[futurebasic] Re: Inline Assembly - assem. newbie Question

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From: Rick Brown <rbrown@...>
Date: Thu, 04 Dec 1997 20:28:26 -0600
Wilcox wrote:
> Well, I figured that much out, but I don't see how to pass parameters with
> the toolbox calls. Such as, in the toolbox call DebuggStr, it takes one
> parameter, a string. How would I pass Debuggstr something like "FOOBAR"?
> Would I MOVE "FOOBAR" into the a6, or a7, or what?
> What about functions with >1 parameters?

Parameters are generally passed in one of two ways.  In some of the
older (but still widely used) Toolbox routines, you pass parameters by
loading them into one or more of the sixteen "CPU registers," which are
called A0 through A7 and D0 through D7 (actually, A5, A6 and A7 are
reserved for other purposes, so you're really limited to 13 registers to
use in this way.  In practice, you rarely use more than three or four of
them).  Each CPU register can hold up to 4 bytes.  Routines that work
this way are called "Register-based routines."  NEWHANDLE is an example
of such a routine.  To call it in assembler, you store the desired size
into D0, then execute the "NewHandle trap," which means you put $A122 as
the next machine language "instruction".  NewHandle then executes, and
it puts the result code into the lower half of D0 (this will be zero if
all went well) and puts the handle itself into A0 (this will be NONzero
if all went well).  As you probably know, you can use MOVE instructions
to copy numbers from FB variables into CPU registers, and vice-versa.

Other Toolbox routines are called "stack-based routines."  In such
routines, you store input and output values in a certain area of RAM
called the "stack."  You never have to worry about where the stack is,
nor where within the stack you should put your parameters, because one
of the CPU registers (A7, to be exact) always acts as a "stack pointer,"
and contains the address of the current location in the stack where the
next parameter should be put into.

In stack-based routines, you specify an input parameter by "pushing" it
onto the stack.  That means: you first subtract either 2 or 4 from the
current value of A7 (depending on the size (2 or 4 bytes) of the
parameter that you're passing), and then store your parameter at the new
location that A7 now points to.  All of this can be done with a single
machine-language instruction.

You "push" all the parameters onto the stack in this way.  They must be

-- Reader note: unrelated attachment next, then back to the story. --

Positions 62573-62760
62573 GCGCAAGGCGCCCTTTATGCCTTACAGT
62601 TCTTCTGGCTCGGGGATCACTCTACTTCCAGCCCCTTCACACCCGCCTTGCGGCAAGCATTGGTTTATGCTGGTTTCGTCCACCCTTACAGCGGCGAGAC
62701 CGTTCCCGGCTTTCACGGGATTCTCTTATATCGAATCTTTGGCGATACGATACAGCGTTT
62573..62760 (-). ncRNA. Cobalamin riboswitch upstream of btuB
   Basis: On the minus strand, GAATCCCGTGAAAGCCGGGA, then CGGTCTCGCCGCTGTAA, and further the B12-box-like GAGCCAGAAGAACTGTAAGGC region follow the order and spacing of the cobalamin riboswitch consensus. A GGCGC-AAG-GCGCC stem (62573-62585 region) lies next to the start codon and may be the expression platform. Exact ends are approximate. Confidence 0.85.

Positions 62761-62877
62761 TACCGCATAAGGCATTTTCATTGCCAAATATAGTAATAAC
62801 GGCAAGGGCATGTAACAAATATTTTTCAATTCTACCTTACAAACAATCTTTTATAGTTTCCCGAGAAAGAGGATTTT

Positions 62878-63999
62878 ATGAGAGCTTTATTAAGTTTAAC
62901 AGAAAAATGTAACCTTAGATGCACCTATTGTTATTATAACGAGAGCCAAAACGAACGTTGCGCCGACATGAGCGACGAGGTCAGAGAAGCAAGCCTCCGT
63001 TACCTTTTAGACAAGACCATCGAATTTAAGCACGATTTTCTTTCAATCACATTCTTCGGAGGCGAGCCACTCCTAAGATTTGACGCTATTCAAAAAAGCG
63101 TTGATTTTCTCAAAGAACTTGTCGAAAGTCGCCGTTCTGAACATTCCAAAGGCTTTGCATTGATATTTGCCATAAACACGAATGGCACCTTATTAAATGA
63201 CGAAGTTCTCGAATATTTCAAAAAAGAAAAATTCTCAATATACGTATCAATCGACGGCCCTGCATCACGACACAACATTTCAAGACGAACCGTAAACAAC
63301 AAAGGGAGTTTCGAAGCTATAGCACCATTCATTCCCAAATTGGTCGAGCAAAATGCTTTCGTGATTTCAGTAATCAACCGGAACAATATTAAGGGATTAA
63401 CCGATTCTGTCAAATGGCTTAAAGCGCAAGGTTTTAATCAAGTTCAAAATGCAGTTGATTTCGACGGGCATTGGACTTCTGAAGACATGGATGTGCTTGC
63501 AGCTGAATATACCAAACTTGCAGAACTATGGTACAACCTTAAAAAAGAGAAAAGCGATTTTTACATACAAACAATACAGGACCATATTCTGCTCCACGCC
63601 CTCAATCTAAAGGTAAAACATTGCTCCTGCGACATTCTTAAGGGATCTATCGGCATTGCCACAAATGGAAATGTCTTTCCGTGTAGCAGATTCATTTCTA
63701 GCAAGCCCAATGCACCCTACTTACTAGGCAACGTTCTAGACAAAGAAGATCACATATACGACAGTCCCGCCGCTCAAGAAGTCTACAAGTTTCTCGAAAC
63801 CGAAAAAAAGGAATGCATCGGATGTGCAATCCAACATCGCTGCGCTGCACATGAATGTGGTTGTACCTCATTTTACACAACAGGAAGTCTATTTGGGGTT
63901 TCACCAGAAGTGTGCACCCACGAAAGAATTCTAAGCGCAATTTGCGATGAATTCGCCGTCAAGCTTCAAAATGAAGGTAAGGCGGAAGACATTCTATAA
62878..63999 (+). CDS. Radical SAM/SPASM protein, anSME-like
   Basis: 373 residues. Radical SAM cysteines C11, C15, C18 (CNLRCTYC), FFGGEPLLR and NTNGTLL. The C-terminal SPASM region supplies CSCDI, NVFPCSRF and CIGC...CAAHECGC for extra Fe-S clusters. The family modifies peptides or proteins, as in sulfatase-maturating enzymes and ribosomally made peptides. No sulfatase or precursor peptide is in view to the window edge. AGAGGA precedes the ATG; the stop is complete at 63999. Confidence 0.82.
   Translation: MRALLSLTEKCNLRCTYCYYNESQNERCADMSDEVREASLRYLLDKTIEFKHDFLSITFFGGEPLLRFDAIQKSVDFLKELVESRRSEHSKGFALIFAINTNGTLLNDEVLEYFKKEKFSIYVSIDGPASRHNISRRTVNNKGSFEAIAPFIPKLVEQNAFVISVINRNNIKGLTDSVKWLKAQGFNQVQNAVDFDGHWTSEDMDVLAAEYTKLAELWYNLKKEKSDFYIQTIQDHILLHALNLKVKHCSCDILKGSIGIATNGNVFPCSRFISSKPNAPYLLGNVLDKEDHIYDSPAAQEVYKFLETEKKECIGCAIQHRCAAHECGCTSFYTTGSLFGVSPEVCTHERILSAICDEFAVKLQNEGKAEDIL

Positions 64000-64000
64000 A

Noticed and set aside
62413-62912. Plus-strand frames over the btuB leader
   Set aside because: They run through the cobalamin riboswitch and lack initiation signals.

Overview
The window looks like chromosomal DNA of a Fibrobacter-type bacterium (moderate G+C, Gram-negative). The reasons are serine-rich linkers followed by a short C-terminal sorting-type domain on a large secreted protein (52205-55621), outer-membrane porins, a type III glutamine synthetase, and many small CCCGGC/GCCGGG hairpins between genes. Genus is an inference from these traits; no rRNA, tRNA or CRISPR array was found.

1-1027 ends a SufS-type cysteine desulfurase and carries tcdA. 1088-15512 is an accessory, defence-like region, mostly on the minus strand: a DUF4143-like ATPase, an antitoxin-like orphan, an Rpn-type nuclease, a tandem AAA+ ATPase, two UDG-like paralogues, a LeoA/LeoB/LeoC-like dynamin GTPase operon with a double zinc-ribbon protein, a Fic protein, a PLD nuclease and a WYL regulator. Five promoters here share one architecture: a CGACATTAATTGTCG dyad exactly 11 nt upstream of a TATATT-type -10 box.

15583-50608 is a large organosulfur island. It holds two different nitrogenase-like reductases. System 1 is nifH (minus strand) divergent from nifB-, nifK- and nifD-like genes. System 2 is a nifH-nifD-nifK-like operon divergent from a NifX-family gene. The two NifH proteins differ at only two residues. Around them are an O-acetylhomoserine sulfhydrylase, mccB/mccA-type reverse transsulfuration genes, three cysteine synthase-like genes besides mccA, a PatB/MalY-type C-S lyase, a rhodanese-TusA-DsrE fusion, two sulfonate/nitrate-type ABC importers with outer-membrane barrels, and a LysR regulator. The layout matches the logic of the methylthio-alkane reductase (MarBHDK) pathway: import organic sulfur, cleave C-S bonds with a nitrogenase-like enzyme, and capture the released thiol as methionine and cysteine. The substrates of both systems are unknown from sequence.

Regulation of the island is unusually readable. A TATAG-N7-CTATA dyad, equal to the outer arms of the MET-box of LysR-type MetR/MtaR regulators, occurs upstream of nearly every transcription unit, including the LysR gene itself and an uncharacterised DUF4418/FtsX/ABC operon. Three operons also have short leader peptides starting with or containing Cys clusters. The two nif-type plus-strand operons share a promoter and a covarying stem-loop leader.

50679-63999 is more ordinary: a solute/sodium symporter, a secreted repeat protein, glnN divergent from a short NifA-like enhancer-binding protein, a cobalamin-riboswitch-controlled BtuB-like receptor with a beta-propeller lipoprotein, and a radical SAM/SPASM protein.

"pushed" in the same order in which they appear in the routine's
description in Inside Macintosh.

If the (stack-based) routine is a "function"--that is, if it returns a
value--then there's an additional requirement: _before_ you push any
parameters onto the stack, you must subtract 2 or 4 bytes (depending on
the size of the returned value) from the stack pointer.  You can do this
with a CLR.W -(A7) or a CLR.L -(A7) command, or by explicitly
subtracting 2 or 4 from A7.  Moving the stack pointer in this way
"leaves room" on the stack for the returned result.

Once you've done all this, you code the "trap" for the Toolbox routine
(sometimes it's also necessary to store a "selector" value, usually into
D0.  This allows a single "trap number" to handle many, many different
routines, each of which responds to a different selector value).  The
Toolbox routine knows where to find the parameters simply by looking at
the value of A7.  If the routine is a function and hence returns a
value, then the return value will be "on the stack" when the routine
finishes.  You retrieve this value by "popping" it off the stack; this
means, read the 2 or 4 bytes at the location that A7 points to, then add
2 or 4 to A7 (so that it points to a new location).  Again, this can all
be done with a single machine-language instruction.

Notice that parameters are _always_ 2 bytes or 4 bytes long.  In cases
where you need to "pass" something longer, like a string, what you
should pass is the objects _address_ (i.e., a pointer to the object's
location in memory), which is always 4 bytes.

In stack based routines, you _must_ push and pop the exactly correct
number of bytes onto and off of the stack (for example, you're not
allowed to just "ignore" the return value and fail to pop it off the
stack).  The reason is that pushing and popping always adjusts the value
of the stack pointer, and the stack pointer _must_ be adjusted by the
right amount.  If it's pointing to the wrong address when you exit the
LOCAL FN, a system error could easily result.

Here's an example using DebugStr:

LOCAL FN myDebugStr(stringPtr&)
`  MOVE.L ^stringPtr&,-(A7)    ;push stringPtr& onto stack
`  _debugStr    ;can also be coded as: DC.W $ABFF

You could call this as follows:

msg$ = "This is a message."
FN myDebugStr(@msg$)

Hope this helps.
- Rick